The Icecream-man


The Ice cream-Man

So gaily do they walk
With their heavy lot- door to door-
-from this alley to that
Their skin darkened in the sun
And their brow filled with perspiration
It’s a longing that their eyes show
A longing to sit and let the weariness go
A long wait from dawn, for a peaceful sleep
Oh! But for heaven’s sake-
There’s no rain, no shade, not even a vine does creep
The heat’s so wicked & the monsoon’s fake.
Burns in their bare feet and boils in their back
Clad in dirty rags; but a cheerful smile-
They never lack.
They cry their daily pleasant monotonous song
“Hey! Here he comes,” say the children hearing those
What they have, all to the kids does belong
Their presence brings fresh smiles
To have a look of which they cycle miles and miles
On seeing a face beaming with joy
Their lips too spread and it’s the gift of pleasing smile
That they too enjoy.
I feel happy when they sport it
With their cracked lips opened a bit
And their cheeks dimpled- grow hollow
They are relieved then, from the longing
That they had ever to follow.
I gladly watch the tiny tots-
Licking their ice cream sticks, those colourful spots
“Bye Bye” the ice cream-man shouts back with regret
Waving back their little hands, to the next day they eagerly wait.

Comments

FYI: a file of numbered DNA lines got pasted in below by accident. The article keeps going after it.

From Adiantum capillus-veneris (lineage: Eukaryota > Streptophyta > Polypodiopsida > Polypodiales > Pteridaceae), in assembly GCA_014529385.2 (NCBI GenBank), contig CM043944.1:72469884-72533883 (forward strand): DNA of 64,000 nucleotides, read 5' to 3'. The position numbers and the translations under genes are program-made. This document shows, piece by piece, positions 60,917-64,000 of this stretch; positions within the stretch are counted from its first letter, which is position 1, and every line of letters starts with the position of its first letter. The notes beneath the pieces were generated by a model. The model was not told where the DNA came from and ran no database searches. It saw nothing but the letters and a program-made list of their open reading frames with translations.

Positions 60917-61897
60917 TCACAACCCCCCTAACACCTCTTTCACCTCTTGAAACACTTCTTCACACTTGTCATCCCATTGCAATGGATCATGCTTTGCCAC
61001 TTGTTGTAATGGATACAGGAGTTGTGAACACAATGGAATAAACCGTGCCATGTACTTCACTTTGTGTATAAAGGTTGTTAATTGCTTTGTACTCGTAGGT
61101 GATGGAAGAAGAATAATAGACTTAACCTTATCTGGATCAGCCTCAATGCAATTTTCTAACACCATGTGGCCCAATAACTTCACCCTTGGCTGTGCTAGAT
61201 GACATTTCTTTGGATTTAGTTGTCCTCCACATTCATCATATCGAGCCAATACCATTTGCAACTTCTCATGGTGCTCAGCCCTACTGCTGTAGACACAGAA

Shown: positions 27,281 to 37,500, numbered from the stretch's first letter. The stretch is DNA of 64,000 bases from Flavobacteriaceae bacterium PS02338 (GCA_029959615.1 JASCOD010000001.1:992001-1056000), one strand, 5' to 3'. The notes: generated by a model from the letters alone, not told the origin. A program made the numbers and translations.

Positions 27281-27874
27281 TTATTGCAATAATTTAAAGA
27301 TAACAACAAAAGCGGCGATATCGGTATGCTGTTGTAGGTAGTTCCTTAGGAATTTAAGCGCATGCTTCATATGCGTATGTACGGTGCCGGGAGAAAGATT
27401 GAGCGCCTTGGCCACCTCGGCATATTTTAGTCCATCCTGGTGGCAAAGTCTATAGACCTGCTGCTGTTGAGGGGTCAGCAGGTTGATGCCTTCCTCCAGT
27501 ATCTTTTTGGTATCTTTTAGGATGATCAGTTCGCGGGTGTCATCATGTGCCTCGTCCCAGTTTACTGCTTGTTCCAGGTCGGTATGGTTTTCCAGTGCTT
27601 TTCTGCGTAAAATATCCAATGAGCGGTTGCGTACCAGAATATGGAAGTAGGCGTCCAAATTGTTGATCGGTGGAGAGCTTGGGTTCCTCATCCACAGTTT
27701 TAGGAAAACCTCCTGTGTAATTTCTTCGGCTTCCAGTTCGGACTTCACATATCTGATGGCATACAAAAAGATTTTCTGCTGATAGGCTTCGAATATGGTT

Queeristan by Parmesh Sahani

Image
  Queeristan (Amazon Link) Thanks to Audible Free Trial I listened to this amazing non-fiction on LGBTQ inclusion in Indian workplaces. Author Parmesh Sahani identifies as gay Indian, working closely with Godrej higher management and employees for years to create an inclusive workplace, both legally and in spirit. This book is a result of those years of experience, research, collaboration with individuals from difference spectrum of the society and organizations who has successfully transitioned into a queer friendly one.   Indian history is inclusive. From the Khajuraho temple architectures, to Konark to the Rig Veda, there is existing proofs even 2000 years ago of Indian inclusiveness of queer. It’s the draconian British law that criminalised it, which was scraped in 2009, came into effect once again following a sad judgement in 2013 and eventually was scraped off for good in 2018. I am in awe of the lawyers who fought this legal battle- colleagues and partners – Arundhati Katju

Popular posts from this blog

The One To Leave First

Empress Ki : A story of an epic scale

Burst That Ego If You Want Genuine Connections In Life

Before Sunrise: A Timeless Tribute To Conversations

Odisha's Handicrafts: A Picture Post

Books That Changed My Life #GuestPost

July : A Month of Massive Changes #MondayMusings